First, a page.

Persuasions #10, 1988                                                                                                                                            Pages 39-42


Jane Austen’s Persuasion and the French Revolution



School of English, Queen’s University of Belfast, BTM INN, Northern Ireland


It is a commonplace of Austen criticism that Jane Austen ignores contemporary history in her novels, placing her characters and her action within such narrow sociological, historical and geographical limits that most of “real life” is excluded.1  Whatever accusations may be made on this count with respect to her first five novels, Persuasion is obviously an exception, at least on one score.  The inception of the action is firmly dated in parentheses: “(The summer of 1814.)”2  The special role of the naval personages in the novel is assured historically by this date: their recent active service against France in defence of the nation determines the eligibility of Captain Wentworth as a husband.  The novel’s historical context is therefore precise and explicit – as thoroughly placed by contemporary references as many an historical novel.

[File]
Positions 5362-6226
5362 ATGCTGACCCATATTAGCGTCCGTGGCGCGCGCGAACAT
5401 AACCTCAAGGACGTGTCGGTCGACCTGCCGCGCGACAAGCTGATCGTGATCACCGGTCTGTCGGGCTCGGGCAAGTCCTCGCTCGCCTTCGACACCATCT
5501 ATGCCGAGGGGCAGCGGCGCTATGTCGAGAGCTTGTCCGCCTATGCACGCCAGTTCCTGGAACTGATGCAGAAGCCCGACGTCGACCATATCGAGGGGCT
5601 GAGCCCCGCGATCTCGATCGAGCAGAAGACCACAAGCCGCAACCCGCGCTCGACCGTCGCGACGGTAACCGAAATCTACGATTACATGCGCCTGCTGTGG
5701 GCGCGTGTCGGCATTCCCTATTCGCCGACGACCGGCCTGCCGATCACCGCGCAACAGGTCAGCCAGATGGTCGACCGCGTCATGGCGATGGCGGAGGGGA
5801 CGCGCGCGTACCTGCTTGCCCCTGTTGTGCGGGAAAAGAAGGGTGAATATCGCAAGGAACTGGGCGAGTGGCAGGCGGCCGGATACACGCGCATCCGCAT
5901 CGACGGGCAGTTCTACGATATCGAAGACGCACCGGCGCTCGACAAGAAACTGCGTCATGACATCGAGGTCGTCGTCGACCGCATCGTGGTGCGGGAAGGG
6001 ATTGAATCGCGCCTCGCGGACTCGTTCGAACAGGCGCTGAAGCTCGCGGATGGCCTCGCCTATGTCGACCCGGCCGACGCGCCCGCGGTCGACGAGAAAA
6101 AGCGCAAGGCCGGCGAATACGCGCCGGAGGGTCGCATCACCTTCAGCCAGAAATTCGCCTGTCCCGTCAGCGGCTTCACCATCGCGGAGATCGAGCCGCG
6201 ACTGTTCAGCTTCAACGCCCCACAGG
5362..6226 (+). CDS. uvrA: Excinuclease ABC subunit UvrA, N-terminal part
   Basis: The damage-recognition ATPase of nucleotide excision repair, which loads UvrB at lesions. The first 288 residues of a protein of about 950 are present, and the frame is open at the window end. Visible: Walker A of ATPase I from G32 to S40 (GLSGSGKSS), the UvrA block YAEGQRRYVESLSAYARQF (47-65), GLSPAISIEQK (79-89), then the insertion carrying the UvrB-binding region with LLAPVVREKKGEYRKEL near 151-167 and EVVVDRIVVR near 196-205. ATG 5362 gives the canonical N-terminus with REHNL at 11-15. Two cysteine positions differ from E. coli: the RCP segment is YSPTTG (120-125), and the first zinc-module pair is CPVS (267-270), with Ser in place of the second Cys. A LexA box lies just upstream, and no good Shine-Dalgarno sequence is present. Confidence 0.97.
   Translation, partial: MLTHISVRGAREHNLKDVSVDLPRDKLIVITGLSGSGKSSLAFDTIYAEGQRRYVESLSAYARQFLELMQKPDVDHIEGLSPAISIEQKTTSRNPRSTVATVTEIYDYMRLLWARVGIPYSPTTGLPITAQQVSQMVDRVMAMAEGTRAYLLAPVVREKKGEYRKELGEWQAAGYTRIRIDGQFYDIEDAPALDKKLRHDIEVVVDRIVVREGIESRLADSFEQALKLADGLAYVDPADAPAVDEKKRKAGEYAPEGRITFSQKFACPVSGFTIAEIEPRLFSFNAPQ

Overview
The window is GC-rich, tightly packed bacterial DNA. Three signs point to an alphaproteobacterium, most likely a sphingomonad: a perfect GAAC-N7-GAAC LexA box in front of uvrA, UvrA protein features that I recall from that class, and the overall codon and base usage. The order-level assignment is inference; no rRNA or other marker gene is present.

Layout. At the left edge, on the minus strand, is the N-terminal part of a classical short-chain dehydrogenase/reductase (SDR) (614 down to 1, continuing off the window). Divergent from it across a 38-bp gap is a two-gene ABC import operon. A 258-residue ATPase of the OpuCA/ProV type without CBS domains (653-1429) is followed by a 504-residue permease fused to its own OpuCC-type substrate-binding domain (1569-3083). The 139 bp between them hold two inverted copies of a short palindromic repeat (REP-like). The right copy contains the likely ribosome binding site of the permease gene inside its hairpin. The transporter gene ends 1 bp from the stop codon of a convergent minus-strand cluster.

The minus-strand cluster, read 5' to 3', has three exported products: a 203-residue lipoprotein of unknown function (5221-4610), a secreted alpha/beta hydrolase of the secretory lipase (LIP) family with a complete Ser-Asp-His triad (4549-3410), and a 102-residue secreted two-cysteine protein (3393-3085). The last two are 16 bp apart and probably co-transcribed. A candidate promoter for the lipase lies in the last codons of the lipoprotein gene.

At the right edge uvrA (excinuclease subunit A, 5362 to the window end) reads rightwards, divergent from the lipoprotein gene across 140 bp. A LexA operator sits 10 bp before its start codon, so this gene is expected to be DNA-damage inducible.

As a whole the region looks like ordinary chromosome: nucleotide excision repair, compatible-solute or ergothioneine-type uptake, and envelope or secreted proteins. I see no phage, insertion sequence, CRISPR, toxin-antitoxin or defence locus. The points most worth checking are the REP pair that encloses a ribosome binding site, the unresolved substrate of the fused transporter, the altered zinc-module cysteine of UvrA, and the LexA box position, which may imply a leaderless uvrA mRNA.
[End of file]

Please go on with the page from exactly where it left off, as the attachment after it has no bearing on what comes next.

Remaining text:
Modern criticism has attempted to locate Austen more precisely in the historical context.  One school identifies her as a highly conscious social historian: another presents a reading of the novels in the light of broad contemporary ideologies.3  Even these critics, however, concluded that technically the striking thing about her novels is indeed that they do not mention the French Revolution and barely allude to the Napoleonic Wars.4  Writing a book entitled, Jane Austen and the French Revolution, Warren Roberts assumes that “she made a deliberate choice not to discuss directly the events that so disturbed her world.”5